George Soros and Partner, Russell Moore, Team Up to Bash Trump on Immigration

Russell Moore and his partner in immigration policy, George Soros, have teamed up to take on the Trump Administration.


Russell Moore’s partnership with George Soros has been well-documented. Moore, who was called an “open border zealot” by Breitbart, is exposed by National Review editor, Mark Krikorian, as “one of the leaders of the Evangelical Immigration Table (EIT), a Soros front-group pushing Obama’s immigration agenda” (link). Evidence supports this charge, and Soros is most definitely providing the funding and direction to the EIT, and by extension, to Moore himself (link). As well as being independently confirmed by a whole myriad of news sources, one of Moore’s close compatriots on the Evangelical Immigration Table is the socially-progressive Jim Wallis, who has admitted that their funding is derived from George Soros (link); Wallis originally lied about the EIT being funded by Soros (link), but later admitted he had spoken falsely and acknowledged it is funded by Soros (link). Eric Metaxas, who once supported the EIT with Russell Moore, publicly renounced the EIT once he discovered Soros was behind it (link). Moore, on the other hand, still happily serves Soros and his name is still registered as an “influential signatory” (link) and in an article on the EIT website, it invokes the Southern Baptist Convention (and Russell Moore) as champions of their cause (link). Russell Moore speaks at and leads certain of their events (link).
Although Soros funded the EIT as a left-wing political think-tank to support Obama’s immigration policies, with Obama out of office, it has now changed purposes to attack Trump’s immigration policies.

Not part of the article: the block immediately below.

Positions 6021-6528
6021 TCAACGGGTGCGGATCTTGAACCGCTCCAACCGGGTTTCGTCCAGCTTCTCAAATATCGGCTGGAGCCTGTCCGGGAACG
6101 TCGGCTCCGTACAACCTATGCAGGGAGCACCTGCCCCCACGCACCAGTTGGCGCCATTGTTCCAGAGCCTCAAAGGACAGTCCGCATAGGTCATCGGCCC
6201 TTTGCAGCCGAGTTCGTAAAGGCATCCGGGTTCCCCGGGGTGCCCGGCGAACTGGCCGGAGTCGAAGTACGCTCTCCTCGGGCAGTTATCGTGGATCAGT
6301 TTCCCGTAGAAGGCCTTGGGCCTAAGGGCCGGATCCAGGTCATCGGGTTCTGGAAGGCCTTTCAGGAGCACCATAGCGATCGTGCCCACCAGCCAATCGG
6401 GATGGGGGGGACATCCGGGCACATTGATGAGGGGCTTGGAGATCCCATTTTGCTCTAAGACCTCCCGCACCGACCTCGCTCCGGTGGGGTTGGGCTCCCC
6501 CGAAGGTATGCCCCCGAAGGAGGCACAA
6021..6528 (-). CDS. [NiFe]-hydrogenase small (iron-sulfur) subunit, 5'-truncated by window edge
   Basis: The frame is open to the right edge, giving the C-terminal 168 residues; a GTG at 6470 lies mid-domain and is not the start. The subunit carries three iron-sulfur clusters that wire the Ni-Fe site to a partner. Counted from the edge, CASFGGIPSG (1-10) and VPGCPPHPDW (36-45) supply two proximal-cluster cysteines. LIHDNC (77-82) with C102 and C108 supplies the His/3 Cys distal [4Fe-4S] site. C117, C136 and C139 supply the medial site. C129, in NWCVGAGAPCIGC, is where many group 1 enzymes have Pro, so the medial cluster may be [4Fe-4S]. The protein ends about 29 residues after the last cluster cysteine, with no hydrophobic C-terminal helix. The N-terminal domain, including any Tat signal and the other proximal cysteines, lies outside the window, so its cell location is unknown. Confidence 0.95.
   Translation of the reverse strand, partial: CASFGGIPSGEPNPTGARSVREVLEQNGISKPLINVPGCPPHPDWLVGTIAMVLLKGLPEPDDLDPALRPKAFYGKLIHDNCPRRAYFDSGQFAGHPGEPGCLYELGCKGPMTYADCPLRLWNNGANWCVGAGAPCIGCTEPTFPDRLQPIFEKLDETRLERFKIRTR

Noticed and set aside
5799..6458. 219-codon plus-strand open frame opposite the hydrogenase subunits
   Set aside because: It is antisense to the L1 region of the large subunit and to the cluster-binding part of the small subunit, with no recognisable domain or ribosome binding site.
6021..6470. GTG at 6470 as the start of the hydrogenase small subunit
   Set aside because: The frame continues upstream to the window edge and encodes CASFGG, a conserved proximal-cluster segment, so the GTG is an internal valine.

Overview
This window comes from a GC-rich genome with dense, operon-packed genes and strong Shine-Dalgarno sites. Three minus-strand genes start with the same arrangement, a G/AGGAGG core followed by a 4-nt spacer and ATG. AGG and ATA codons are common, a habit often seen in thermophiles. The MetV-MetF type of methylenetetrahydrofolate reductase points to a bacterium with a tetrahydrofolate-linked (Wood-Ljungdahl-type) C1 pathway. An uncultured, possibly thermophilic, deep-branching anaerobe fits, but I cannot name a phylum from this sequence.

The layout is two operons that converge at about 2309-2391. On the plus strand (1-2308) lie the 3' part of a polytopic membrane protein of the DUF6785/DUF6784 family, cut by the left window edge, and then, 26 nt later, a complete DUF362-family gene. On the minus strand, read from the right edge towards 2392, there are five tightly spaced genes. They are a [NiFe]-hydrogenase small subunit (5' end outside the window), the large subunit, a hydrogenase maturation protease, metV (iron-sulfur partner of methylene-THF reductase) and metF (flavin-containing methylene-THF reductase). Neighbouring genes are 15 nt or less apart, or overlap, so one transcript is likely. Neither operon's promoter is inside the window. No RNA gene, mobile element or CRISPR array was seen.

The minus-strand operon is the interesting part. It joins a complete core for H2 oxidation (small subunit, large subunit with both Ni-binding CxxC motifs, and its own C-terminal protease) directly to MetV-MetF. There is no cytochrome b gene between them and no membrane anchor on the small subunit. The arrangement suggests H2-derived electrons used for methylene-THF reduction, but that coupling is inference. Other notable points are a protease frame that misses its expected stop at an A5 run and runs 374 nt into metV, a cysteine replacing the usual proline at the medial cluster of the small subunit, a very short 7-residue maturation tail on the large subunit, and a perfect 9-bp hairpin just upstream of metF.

Moore and Soros’ Evangelical Immigration Tabled (EIT) advocated that Congress codify Obama’s DREAMERS policy into law so that Trump couldn’t enforce his immigration policies (link), so that millions of illegal immigrants would essentially be treated as United States citizens.
Evangelical Immigration Table representatives wrote and approved a letter in opposition to the refugee resettlement program (link). Sojourners Magazine, published by EIT leader, Jim Wallis, invoked the Evangelical Immigration Table when attacking Jeff Sessions and saying he needs a “Bible lesson” because he believes in an “enforcement only” approach to immigration law (he also invokes the name of the SBC and Ethics and Religious Liberty Commission in his rebuke to Sessions) (link). The EIT has even published articles expounding Romans 13, advocating civil disobedience (that’s not what Romans 13 teaches, by the way) to immigration law (link).
Moore sent a condescending letter to Donald Trump (after sending it first to press outlets, which is an odd public-relations strategy), chastising him with various and vague Biblical truisms like “Love thy neighbor.” Seven times he invokes the names of Southern Baptists in his opposition to Trump’s temporary moratorium on immigration from seven terror-saturated nations (link). Moore’s message to Trump was implicit, but clear; Southern Baptists do not support your move on immigration.
Some Southern Baptists might disagree.
Likewise, Soros has been attacking Trump’s immigration policies other than just through Russell Moore and the Evangelical Immigration Table. Soros has been using his funds to bankroll up to a dozen lawsuits against the administration for exercising Trump’s executive authority, through shell companies and organizations that – like Moore’s EIT – he funds (link). The most prominent of these Soros-funded organizations suing the Trump Administration is the Open Society Foundation (link). The Open Society Foundation gave over 35 million dollars to the ACLU, which is responsible for the lawsuit that prompted a federal judge to halt’s Trump executive order.
Make no mistake about it, Soros and Moore are both on the same team, they both know it, and they are both out to accomplish the very same socially-progressive immigration agenda.

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